PATS INSIDER

Curran: Why Jones' 'struggle' is cause for optimism and not concern

PATS INSIDER

Hey, whoa, what happened to all the cartwheels we in the media were turning over Mac Jones the first time we saw him at OTAs???

Last week, he was not quite as sharp. Thursday -- even without Cam Newton out there -- he was third in line when taking reps? And the best quarterback during practice was ... Brian Hoyer, who was dialing up bombs repeatedly while Jones was scanning, scanning, scanning ... and throwing underneath.

This is Mac Jones right now …

And you know what? That’s exactly where the Patriots want him to be. Swimming furiously to keep up. Admitting that -- damn -- this is hard.

“You’re just trying to seeing everything,” Jones said after Thursday’s workout. "Sometimes you see too much ... And then you see nothing. So I have to figure out, in this offense, how I can do that -- how I can break down the plays, what’s my job, what do I have to do on this specific play, and then slot the plays individually. I did that obviously good in college, or whatever, but this is the pros and I have to figure out how to do it here. So that’s what I’m going to do."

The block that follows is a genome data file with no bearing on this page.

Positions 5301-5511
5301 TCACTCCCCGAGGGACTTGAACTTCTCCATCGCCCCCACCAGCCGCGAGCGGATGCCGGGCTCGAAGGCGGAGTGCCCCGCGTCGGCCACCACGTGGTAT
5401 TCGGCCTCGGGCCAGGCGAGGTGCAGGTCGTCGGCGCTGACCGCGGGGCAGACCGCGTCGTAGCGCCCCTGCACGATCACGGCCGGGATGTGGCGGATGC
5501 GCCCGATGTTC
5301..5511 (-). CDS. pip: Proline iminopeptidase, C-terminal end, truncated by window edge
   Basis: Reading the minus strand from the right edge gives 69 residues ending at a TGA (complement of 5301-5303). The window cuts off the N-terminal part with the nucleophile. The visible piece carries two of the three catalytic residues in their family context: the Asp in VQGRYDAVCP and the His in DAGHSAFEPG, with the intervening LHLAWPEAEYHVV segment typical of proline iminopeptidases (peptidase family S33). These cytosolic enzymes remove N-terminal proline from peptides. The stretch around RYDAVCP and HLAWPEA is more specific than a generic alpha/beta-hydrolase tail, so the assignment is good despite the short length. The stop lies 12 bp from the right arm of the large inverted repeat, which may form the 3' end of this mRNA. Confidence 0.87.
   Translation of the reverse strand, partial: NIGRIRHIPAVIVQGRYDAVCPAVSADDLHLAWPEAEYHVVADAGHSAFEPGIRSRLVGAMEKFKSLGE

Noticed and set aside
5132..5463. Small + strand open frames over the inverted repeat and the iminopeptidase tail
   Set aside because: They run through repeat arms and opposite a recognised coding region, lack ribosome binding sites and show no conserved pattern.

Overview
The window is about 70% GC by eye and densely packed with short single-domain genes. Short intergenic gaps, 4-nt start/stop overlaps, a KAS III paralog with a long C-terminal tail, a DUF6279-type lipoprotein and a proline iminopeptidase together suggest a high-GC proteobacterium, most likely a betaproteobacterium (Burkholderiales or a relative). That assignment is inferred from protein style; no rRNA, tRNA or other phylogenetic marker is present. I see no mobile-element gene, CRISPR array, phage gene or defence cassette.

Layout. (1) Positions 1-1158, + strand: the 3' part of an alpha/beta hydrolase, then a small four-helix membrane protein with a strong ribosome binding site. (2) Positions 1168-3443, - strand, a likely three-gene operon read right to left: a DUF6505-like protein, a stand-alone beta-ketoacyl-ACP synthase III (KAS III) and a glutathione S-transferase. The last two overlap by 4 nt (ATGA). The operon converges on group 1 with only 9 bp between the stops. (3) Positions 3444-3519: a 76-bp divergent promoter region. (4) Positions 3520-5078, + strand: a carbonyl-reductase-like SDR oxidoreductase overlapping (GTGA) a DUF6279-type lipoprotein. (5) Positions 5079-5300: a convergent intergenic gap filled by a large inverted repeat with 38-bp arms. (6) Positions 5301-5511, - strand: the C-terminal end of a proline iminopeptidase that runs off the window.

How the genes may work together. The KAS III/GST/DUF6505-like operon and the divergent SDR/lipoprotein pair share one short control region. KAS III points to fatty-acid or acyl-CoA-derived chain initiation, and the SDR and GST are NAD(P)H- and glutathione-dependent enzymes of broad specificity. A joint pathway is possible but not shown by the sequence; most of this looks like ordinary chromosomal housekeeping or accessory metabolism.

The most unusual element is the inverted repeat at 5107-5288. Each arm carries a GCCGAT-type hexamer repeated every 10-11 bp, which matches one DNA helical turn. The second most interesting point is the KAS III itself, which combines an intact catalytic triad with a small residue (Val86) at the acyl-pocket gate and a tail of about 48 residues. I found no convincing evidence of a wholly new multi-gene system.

Patriots Talk Podcast: Mac Jones: “There’s a lot going on in my brain” Plus, Frank Edelman! | Listen & Subscribe | Watch on YouTube

 

If Jones weren’t struggling right now -- first week of June at his first OTAs -- you know what that would indicate? Coddling. A gentle approach. A “take it easy, don’t put too much on his plate” mindset indicative of a guy who was going to be brought along slowly.

That Jones IS struggling and that he’s seeing some fairly intricate looks from the defense in practice more likely means he’s getting fast-tracked. Thrown in the deep end, kicked out of the nest, apron strings cut, training wheels off, whatever you want to call it. They have put him in an advanced-level course for a reason.